The U.S. dollar rose to three-week highs against its Canadian counterpart on Monday, as Friday’s upbeat U.S. employment data continued to support demand for the greenback, while a pullback in oil prices weighed on the commodity-related Canadian currency.
USDCAD hit 1.2714 during early U.S. trade, the pair’s highest since July 14; the pair subsequently consolidated at 1.26951, up 0.37%.
The pair was likely to find support at 1.2553, Friday’s low and resistance at 1.2750, the high of July 14.
The dollar strengthened broadly after the U.S. Labor Department on Friday said the economy added 209,000 jobs last month, blowing past expectations for an increase of 183,000.
The unemployment rate ticked down to 4.3% in July from 4.4% the previous month, in line with expectations.
The report also showed that average hourly earnings increased by 0.3% last month, in line with forecasts and after a 0.2% gain in June.
The strong data fuelled expectations the Federal Reserve will stick to its plans for a third interest rate hike this year.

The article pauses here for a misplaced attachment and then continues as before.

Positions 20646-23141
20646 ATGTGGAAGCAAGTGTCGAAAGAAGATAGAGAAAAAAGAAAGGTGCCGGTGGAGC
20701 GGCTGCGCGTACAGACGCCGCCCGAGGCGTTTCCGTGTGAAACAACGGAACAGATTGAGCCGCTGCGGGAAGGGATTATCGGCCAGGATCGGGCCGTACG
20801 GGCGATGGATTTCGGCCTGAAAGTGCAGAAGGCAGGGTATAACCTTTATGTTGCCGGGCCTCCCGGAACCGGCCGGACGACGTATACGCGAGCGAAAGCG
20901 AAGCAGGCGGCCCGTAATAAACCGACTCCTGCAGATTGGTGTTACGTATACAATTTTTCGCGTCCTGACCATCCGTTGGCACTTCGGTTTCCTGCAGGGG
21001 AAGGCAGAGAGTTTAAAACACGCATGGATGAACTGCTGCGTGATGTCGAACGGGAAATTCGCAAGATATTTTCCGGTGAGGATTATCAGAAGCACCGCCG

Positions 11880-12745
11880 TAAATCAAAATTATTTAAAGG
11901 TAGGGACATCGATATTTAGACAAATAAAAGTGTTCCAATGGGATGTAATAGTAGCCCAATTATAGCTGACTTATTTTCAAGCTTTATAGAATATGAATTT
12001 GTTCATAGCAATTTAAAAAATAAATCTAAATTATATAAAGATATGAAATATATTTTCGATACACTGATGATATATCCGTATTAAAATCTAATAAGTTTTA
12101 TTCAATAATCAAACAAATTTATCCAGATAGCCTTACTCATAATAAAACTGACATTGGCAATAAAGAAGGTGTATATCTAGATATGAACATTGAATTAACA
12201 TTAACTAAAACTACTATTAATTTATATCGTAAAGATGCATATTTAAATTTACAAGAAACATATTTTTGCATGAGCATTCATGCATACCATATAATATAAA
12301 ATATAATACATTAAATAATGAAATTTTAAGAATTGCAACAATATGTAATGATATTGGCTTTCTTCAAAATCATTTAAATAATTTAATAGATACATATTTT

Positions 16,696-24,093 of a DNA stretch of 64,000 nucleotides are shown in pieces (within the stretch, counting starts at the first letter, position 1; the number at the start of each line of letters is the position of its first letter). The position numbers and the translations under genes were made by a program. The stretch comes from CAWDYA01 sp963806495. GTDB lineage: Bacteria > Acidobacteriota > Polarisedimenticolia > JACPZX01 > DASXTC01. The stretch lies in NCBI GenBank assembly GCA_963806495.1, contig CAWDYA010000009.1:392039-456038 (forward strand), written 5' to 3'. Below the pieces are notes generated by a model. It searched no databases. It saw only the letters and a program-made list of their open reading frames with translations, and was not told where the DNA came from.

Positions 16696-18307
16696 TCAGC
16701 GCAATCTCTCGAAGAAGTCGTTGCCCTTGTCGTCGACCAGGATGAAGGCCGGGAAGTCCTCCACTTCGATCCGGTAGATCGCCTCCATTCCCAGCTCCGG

The greenback had been pressured lower by a combination of worries over political turmoil in Washington and recent lackluster economic reports, which raised doubts over whether the Fed would be able to stick to its planned tightening path.
Investors were now looking ahead to U.S. inflation reports later in the week for indications of whether the recovery in the dollar is sustainable in the longer term.
Meanwhile, the Canadian dollar was affected by a decline in oil prices on Monday, amid overall caution as officials from OPEC member and non-member nations kicked off a two-day meeting in Abu Dhabi.
The loonie was also lower against the euro, with EURCAD advancing 0.48% to 1.4965.